Tuesday, September 11, 2012

9/11

Where were you when life as we know it changed utterly?

Do you remember when you could walk all the way to the airport gate to wave good-bye to your husband as he boarded a plane? Or when you could pass through the turnstile at a football game or concert without having your bag searched?

Have you forgotten a time when we as a country didn't know what Al Qaeda was or where Tajikastan was or how to pronounce Azerbaijan?

Or who Osama Bin Laden was?

On a much more practical and mundane level, do you remember when you could fill your gas tank for less than twenty bucks?

Twenty terrorists took a joy ride that cost them their lives and killed 3000 people on American soil. But the damage is so much more than that. Our collective initial burst of patriotism and shared sorrow following the attacks on September 11, 2001, has devolved into suspicion and lost innocence and exceptionalism. It's sad, to me, what's happened.

We live in fear. Well, many of us do, anyway. I try not to, and I have my recovery to thank for that.

There ain't no big deals.
Live and let live.
One day at a time.

I've learned those lessons and more in the rooms of AA, and I'm grateful I don't spend my days worrying about what's going to happen next. And when it's going to happen.

We've seen our civil liberties erode, we've spent trillions of dollars, we've lost hundreds of thousands of military and civilian lives, we've committed untold resources to rebuild what we've destroyed overseas.

I somehow think the 3000 who died 11 years ago today wouldn't have wanted to see this happen in their defense. They might, as I am, be a bit cynical of those who wrap themselves in the flag and wave the Constitution, while politicians call for an ever-expanding military budget.

They might think it more important to live in peace, instead of in war.

4 comments:

  1. What a better place the world would be if this disaster and tragedy had never occurred. As you say, it altered how everyone goes about their daily lives with just a tinge of fear. It is sad.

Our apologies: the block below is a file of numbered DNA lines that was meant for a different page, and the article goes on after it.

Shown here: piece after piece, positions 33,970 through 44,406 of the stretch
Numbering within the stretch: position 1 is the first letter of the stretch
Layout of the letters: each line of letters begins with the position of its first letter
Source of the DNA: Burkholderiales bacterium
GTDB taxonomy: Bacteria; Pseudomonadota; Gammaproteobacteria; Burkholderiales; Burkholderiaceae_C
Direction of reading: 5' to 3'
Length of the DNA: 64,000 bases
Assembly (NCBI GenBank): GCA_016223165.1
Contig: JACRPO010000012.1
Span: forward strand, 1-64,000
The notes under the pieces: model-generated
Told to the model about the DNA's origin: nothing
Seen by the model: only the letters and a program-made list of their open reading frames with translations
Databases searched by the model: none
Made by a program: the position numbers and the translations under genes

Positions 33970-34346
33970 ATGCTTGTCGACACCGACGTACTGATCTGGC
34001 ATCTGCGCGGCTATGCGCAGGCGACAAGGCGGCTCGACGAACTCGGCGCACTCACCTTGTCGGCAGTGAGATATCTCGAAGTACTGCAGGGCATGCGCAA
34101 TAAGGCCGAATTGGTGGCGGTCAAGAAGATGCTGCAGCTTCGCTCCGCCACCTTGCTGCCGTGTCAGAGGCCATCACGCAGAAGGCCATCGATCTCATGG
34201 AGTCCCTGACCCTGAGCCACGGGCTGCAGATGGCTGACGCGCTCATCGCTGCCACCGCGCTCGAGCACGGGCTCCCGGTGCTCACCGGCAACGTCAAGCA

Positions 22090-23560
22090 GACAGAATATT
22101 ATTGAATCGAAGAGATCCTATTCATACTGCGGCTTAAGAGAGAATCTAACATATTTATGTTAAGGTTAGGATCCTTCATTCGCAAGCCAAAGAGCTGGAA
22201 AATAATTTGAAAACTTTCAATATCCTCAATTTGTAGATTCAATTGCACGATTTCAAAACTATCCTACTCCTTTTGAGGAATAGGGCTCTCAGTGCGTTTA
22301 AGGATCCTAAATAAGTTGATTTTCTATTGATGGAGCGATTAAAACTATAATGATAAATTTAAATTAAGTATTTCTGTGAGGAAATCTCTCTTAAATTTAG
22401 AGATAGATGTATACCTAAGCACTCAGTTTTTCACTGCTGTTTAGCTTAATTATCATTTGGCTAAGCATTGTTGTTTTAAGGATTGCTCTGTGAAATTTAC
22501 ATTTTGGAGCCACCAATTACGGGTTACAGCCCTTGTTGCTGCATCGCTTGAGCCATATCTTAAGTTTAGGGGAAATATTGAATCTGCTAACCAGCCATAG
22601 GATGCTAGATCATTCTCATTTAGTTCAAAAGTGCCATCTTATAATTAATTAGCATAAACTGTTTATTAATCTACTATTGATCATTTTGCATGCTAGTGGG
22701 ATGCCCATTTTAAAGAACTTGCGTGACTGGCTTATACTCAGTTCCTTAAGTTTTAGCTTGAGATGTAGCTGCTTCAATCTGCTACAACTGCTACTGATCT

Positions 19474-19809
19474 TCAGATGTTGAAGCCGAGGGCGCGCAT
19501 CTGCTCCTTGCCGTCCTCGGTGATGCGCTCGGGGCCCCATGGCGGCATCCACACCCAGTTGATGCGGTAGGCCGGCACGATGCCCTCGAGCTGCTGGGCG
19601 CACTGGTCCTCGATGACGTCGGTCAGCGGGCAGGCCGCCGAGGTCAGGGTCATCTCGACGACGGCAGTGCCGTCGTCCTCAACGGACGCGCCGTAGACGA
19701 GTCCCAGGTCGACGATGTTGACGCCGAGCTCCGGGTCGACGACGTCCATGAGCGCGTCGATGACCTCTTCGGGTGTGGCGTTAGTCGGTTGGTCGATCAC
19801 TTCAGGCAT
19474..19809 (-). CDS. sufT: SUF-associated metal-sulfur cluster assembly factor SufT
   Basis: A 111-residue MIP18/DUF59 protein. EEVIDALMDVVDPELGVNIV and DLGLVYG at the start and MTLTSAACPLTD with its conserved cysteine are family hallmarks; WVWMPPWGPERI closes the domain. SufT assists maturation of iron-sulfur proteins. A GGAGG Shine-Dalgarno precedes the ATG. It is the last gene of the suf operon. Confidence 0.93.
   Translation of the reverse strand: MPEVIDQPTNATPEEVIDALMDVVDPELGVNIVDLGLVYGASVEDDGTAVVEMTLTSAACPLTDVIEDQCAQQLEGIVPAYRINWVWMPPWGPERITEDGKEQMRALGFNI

Kathy
    http://gigglingtruckerswife.blogspot.com

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  2. I remember exactly where I was and what I was doing - even what I was wearing. I remember that feeling of disbelief at what I was seeing on TV as it became more and more real. The collapse of the towers was unbelievable even as I watched it happen.

    It's so unfair that a handful of people could have such a devastating effect on so many of us. But then, the reverse can be true also - one small "good" act can also ripple into something big, good, and long-lasting. Just seems like the bad stuff is easier to identify and dwell on.

    I was thinking just now as I watched the events around the country that honor the "victims" of 9/11 that they fall so short of honoring ALL of the victims, which should include all of those who have suffered because of the war.

    I have mixed feelings about how all of these events end up affecting us now and in the future. There's a fine line between never forgetting and moving on. We need to learn the lessons and move on, yet still honor those who have given their lives whether on 9/11 or in the war subsequent to it.

    Anyway, it's never an easy day.

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  3. I remember well, as I work in Manhattan and man the company switchboard at 8am.It was so horrible. I was not downtown, but safe in midtown but we were sitting there waiting to see if we would be hit "next", frantic families calling me looking for loved ones, and a pregnant secy fainting at my feet as her sister was in one of the towers (they were lucky as she came down and didn't go back up!) and had I had to evacuate the city with my brother on foot over the 59 Stree bridge to get home and watched my city burning. My safety is gone, I don't feel secure since that day on. Crowds bother me (subways etc) and yet I have to use them. I never had given much thought to my life ending because of some crazy people. I can say, if something were to happen again here in NYC, I would be leaving.Sad, but true. I am so grateful that my two brothers have left working in Manhattan so I don't have to worry about them. I am sure I would feel the same way in DC as well. I rationally know it could happen anywhere, but lets face it, two attacks there already. I would not go down there now for anything. What security was taken from us that day.

    I pray for all those lost and for their grieving families.

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  4. For months after 9/11 my then 3 year old daughter, every time we went in a building, would ask if the roof was going to fall in. In an odd way she wasn't worried, she just wanted to know if she needed to be ready to run.

    My other daughter, now a freshman in college, said she is still always a little nervous each anniversary that something will happen. And this year on a large campus, she was cautious.

    We hosted a girl from the middle east for a year. Honestly, she was very happy to be here and safe, but felt very upset about the lives of women and children there. I know that we think we "know" from all the stories which have been published here, but we do not know. I am not talking about what our soldiers are doing over there. I am talking about what their own men do to them. it is truly terrible. And there is no end in sight.

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